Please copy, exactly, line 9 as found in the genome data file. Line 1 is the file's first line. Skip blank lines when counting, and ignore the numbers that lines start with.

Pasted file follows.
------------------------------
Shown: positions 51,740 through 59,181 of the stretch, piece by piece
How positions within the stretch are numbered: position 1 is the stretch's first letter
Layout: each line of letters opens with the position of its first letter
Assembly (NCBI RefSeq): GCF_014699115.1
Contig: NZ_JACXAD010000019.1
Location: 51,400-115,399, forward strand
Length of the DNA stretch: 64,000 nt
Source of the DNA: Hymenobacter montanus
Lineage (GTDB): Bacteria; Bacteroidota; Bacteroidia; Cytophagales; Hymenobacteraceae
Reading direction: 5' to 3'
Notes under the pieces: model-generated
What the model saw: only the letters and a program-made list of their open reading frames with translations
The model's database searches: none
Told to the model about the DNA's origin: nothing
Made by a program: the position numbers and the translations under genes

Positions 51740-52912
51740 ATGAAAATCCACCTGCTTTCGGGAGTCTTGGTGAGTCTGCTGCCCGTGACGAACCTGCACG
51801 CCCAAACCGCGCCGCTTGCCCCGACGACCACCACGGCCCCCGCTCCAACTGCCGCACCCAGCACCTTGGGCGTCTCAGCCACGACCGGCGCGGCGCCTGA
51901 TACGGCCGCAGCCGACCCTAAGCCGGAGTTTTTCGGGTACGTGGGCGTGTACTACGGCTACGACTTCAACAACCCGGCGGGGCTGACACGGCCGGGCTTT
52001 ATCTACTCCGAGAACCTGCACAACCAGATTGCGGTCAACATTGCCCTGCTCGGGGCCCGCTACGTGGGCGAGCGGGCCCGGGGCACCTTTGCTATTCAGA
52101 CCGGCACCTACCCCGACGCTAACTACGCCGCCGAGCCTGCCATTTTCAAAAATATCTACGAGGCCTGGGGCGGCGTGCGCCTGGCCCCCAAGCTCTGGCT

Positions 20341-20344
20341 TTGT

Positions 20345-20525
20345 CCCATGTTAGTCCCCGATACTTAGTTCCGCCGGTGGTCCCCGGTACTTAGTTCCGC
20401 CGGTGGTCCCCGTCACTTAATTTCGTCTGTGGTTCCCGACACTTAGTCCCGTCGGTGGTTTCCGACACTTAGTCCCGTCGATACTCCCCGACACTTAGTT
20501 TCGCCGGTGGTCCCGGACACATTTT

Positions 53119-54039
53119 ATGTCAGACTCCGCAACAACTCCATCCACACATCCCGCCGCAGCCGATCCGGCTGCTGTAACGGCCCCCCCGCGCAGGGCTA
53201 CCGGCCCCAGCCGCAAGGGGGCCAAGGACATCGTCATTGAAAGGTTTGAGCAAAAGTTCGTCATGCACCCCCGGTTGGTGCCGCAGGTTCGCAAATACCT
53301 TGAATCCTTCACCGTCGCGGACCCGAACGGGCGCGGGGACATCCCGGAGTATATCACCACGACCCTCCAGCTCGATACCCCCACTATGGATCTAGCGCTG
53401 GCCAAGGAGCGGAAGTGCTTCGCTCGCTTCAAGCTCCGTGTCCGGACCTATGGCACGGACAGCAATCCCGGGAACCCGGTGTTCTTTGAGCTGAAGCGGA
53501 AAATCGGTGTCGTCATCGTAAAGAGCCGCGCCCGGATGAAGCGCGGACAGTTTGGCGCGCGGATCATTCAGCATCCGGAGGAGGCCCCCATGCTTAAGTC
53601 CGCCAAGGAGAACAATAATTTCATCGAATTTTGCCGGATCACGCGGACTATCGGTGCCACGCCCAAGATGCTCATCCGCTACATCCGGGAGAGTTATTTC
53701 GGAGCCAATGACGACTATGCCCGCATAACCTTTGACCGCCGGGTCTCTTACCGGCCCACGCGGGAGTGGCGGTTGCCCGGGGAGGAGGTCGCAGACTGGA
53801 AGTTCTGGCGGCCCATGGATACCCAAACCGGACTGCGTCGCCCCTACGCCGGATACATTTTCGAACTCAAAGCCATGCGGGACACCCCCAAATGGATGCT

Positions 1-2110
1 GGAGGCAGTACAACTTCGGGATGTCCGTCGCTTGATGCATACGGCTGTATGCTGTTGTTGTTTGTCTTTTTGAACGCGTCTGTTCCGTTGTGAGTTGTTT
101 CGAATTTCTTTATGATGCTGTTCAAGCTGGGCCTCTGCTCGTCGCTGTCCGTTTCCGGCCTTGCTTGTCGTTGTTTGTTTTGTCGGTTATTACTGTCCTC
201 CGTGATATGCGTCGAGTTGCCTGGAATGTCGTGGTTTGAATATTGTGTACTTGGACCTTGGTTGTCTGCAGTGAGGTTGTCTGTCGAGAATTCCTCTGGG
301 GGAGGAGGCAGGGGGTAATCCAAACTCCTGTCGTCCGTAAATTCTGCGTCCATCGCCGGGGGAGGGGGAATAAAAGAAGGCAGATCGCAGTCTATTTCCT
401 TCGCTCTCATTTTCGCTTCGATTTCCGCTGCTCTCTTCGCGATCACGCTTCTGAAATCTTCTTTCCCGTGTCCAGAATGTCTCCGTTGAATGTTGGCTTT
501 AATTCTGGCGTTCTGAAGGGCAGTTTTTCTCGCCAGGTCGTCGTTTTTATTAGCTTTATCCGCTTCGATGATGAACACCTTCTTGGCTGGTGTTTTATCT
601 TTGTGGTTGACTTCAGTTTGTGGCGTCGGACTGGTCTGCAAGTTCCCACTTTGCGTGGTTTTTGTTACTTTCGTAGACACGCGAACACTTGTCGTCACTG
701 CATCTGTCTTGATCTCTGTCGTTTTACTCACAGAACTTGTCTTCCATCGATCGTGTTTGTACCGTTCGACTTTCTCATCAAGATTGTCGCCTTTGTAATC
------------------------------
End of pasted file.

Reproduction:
Lineage (GTDB): Bacteria; Bacteroidota; Bacteroidia; Cytophagales; Hymenobacteraceae